Presidential elections are a dynamic process. The first United States election of 1789 was nothing like the current election of 2016—and it has changed with every election in-between.
The radio became the new medium for political discussion in the 1920s, television in the 1960s, and social media today. Every scroll through my Facebook or Odyssey newsfeed is guaranteed to produce some article, rant, or video about why “I’m With Her,” why we need to “Make America Great Again,” and even some leftover why we need to “Feel the Bern.”
While I applaud those who haven’t become too disillusioned with American politics to participate, I am nevertheless disconcerted with those who vent strong political beliefs and assertions without any evidence in defense.
Now, I’m not saying that every fact is going to be 100 percent accurate, that every argument is going to be cited in MLA format, and that every author is going to be properly attributed– that’s simply unrealistic. But, some political posts on Facebook are just flat out incorrect.
I read a pro-Trump post about how “[w]e need Trump to win the popular vote because most likely Hillary is going to win the electoral vote.”
The popular vote merely determines who the electors will be, not who the president will be. The 12th Amendment to the U.S. Constitution explicitly states,”The Electors shall meet in their respective states and vote by ballot for President...The person having the greatest number of votes for President, shall be the President, if such number be a majority of the whole number of Electors appointed.” Rigorous, serious debate on who should be in the Oval Office cannot happen until those who want to debate are educated on the fundamental structure of our nation’s government.
In addition, facts on the candidates are skewed on the regular. I once stumbled upon a chart comparing Bernie Sanders and Hillary Clinton’s number of proposed bills in Congress (Sanders had proposed much more than Clinton) in an attempt to demonstrate Bernie’s greater devotion to progressivism and change. However, the creator of this chart failed to mention that Sanders has been an active member of Congress since 1991 (biography.com), while Clinton only served in the Senate from 2001 to 2009 (usnews.com)– about a third of the time. That’s not to say that one or the other is more progressive, but that does invalidate the chart’s comparison of “apples and oranges.”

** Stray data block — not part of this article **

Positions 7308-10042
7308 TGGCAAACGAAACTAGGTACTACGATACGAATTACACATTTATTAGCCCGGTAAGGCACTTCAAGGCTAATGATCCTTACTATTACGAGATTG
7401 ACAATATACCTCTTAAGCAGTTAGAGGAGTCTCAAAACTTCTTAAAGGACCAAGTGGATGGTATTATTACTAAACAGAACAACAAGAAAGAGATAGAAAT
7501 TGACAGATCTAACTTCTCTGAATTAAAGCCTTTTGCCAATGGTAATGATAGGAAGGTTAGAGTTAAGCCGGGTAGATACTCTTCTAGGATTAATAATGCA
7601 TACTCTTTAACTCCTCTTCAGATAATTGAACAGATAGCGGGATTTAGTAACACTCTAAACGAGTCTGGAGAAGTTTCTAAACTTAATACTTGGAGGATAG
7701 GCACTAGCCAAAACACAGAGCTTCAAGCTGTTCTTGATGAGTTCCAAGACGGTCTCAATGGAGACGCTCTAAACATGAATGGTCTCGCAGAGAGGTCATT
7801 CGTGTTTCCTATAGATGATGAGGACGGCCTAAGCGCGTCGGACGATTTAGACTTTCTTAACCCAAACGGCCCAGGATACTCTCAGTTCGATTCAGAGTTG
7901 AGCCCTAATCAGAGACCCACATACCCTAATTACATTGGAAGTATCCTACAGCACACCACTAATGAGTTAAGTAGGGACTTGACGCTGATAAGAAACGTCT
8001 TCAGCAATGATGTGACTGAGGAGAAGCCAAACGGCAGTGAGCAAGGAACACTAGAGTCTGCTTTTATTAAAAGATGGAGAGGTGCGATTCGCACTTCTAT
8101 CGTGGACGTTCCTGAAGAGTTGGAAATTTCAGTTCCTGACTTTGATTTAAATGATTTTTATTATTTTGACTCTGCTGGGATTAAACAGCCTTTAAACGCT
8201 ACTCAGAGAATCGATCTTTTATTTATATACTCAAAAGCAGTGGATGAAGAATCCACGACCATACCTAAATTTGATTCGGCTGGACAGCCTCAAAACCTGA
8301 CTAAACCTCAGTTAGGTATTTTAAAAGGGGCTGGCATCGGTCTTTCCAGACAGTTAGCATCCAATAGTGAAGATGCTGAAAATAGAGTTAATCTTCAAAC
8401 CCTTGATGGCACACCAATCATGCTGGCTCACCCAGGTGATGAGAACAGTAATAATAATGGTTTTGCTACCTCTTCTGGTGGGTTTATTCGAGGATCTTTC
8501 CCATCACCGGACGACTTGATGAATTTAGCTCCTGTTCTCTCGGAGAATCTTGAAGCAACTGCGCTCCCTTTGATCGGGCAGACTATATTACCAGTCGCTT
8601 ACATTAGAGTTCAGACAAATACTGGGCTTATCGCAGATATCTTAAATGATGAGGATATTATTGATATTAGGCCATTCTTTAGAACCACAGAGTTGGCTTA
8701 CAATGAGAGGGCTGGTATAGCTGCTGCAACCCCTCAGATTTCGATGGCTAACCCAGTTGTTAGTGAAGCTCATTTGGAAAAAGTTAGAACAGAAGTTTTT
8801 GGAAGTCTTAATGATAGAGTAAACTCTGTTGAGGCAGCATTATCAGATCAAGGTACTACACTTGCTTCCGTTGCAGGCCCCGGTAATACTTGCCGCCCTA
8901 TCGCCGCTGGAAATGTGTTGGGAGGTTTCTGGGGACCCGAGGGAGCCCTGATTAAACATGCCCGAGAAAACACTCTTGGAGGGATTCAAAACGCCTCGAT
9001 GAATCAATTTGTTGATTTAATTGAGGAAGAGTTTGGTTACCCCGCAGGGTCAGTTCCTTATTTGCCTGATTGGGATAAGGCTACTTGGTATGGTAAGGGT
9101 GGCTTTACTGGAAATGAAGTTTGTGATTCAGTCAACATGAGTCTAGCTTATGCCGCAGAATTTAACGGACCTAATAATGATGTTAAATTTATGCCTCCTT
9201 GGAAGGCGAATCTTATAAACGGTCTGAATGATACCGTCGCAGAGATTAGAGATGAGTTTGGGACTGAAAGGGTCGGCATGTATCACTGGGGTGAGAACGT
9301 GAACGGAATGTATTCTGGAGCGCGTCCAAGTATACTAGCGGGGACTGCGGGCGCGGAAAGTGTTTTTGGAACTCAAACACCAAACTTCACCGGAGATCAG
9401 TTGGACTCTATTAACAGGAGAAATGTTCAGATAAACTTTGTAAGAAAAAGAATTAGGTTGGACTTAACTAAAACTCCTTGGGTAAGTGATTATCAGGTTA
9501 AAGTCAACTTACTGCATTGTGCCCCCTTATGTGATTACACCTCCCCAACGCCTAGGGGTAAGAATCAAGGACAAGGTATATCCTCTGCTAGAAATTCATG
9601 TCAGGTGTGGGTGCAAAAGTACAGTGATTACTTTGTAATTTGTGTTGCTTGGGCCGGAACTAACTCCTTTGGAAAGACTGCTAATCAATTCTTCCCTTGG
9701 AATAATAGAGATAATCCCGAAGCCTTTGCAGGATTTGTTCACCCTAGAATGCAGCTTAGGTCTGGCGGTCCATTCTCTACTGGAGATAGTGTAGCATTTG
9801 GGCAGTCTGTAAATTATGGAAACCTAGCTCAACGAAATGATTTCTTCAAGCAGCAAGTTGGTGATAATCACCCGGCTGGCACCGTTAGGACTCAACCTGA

Furthermore, the election discussion that takes place behind the keys of a computer or the touchscreen of a smartphone heavily emphasizes personality and rarely focuses on actual policy. I see the value in a charismatic executive to lead our nation, however, the discussion on the size of Trump’s hands or Hillary’s decision to stay with Bill Clinton after the Monica Lewinsky scandal should not take precedent over how they will deal with illegal immigration, rising global temperatures, gun control, institutional racism, and more.
Political debate via social networking sites should by no means be halted; however, much reform is needed. In fact, for every factually incorrect, highly biased, and personality-based post I’ve seen, I have also read intellectual, well-supported, and substance-filled arguments from Facebook friends who understand how to share their political beliefs appropriately and engage in quality conversation. In order to move forward in that direction, let’s hope that we can all become better educated on the election process, the U.S. government’s structure, and the candidates.